Background
Postpartum intrauterine contraceptive devices (PPIUCD) are increasingly included in many national postpartum family planning (PPFP) programs, but satisfaction of women who have adopted PPIUCD and complication rates need further characterization. Our specific aims were to describe women who accepted PPIUCD, their experience and satisfaction with their choice, and complication of expulsion or infection.
Methods
We studied 2,733 married women, aged 15–49 years, who received PPIUCD in sixteen health facilities, located in eight states and the national capital territory of India, at the time of IUCD insertion and six weeks later. The satisfaction of women who received IUCD during the postpartum period and problems and complications following insertion were assessed using standardized questionnaires.
Results
Mean (SD) age of women accepting PPIUCD was 24 (4) years. Over half of women had parity of one, and nearly one-quarter had no formal schooling. Nearly all women (99.6%) reported that they were satisfied with IUCD at the time of insertion and 92% reported satisfaction at the six-week follow-up visit. The rate of expulsion of IUCD was 3.6% by six weeks of follow-up. There were large variations in rates of problems and complications that were largely attributable to the individual hospitals implementing the study.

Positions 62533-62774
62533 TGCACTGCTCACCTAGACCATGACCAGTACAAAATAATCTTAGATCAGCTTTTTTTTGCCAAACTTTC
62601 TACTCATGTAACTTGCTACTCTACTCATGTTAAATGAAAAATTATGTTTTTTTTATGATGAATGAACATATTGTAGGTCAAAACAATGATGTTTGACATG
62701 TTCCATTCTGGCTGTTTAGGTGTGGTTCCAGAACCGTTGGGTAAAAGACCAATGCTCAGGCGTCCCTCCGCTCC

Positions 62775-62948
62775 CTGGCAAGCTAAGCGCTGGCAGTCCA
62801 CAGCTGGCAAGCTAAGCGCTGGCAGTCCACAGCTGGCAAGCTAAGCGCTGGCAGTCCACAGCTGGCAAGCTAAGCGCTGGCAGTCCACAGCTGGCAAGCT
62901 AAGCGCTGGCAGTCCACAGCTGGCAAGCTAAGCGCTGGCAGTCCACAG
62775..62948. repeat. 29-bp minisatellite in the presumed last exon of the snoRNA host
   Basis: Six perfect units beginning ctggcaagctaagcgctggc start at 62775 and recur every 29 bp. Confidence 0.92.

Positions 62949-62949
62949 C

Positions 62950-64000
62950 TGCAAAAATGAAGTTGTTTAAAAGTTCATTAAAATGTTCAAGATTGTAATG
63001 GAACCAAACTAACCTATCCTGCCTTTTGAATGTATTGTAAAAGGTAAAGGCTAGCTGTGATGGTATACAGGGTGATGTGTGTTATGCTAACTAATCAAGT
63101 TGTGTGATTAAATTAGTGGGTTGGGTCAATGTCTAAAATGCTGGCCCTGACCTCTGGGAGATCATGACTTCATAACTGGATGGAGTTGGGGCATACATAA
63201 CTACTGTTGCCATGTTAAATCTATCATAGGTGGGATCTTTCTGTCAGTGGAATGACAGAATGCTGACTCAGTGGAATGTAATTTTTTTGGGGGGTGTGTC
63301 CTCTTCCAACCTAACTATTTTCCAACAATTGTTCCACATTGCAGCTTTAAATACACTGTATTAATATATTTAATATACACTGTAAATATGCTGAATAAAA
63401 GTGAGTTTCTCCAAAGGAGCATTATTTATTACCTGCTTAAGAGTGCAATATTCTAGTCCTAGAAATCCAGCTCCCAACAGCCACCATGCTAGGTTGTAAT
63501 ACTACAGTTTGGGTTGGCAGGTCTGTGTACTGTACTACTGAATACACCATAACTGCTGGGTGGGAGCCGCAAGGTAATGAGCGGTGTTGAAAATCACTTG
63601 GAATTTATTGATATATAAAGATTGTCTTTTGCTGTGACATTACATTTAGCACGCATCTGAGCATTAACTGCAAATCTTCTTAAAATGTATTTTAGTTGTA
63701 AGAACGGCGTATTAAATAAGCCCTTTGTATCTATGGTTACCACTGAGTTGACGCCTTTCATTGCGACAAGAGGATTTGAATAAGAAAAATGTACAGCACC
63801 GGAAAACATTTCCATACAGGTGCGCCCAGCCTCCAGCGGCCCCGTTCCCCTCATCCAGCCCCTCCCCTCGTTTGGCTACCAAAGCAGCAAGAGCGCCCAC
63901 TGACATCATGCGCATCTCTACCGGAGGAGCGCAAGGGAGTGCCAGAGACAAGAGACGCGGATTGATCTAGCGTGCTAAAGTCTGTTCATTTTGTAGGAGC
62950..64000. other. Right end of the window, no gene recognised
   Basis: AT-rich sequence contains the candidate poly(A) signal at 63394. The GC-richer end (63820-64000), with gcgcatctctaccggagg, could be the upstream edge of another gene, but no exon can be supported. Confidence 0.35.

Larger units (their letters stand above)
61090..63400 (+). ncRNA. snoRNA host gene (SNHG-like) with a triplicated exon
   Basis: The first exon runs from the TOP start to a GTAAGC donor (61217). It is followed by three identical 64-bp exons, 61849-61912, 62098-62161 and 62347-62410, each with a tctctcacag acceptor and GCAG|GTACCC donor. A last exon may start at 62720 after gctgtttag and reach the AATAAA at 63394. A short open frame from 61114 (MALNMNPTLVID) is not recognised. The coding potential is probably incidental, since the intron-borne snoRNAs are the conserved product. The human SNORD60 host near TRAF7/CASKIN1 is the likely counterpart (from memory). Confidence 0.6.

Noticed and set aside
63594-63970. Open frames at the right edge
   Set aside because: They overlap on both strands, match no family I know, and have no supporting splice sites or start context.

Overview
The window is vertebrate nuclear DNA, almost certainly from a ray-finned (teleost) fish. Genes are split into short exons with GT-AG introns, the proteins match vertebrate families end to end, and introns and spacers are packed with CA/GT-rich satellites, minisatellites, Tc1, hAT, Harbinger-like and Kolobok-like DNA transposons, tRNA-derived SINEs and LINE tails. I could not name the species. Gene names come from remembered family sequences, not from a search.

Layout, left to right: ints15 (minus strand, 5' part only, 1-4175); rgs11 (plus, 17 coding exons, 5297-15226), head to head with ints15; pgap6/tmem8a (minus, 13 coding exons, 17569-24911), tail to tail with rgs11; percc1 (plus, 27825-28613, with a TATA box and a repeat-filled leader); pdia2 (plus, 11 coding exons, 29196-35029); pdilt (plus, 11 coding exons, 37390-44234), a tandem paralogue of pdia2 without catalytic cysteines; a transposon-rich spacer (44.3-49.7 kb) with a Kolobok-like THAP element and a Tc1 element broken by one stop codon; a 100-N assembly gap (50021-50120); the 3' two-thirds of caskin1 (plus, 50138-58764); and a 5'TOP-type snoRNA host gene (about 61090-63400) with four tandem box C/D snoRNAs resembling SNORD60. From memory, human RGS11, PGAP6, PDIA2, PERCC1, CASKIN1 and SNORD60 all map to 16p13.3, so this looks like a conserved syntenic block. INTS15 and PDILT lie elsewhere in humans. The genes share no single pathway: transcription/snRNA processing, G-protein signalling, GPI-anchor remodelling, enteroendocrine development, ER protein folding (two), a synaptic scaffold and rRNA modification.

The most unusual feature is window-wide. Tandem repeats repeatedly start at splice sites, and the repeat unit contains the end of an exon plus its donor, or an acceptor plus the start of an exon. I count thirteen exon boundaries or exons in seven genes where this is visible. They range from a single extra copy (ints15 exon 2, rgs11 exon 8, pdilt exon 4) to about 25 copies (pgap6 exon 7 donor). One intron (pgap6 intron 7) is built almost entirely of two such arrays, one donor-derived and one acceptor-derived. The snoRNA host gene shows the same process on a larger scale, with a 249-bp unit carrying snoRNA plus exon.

Conclusions
Women who receive PPIUCD show a high level of satisfaction with this choice of contraception, and the rates of expulsion were low enough such that the benefits of contraceptive protection outweigh the potential inconvenience of needing to return for care for that subset of women.
doi:10.1186/1742-4755-11-32
PMCID: PMC4062773  PMID: 24755312
Contraception; Complications; Family planning; Intrauterine contraceptive device; Postpartum
9.  Intention to use long acting and permanent contraceptive methods and factors affecting it among married women in Adigrat town, Tigray, Northern Ethiopia 
Reproductive Health  2014;11:24.
Background
Despite the increase in contraceptive use worldwide over the last decade, there is still discrepancy in the need to limit birth and utilization of modern contraceptives specifically long acting and permanent contraceptive methods in sub-Saharan Africa including Ethiopia. Intention to use long acting and permanent methods of contraception is an important indicator of the potential demand for family planning services.
Objective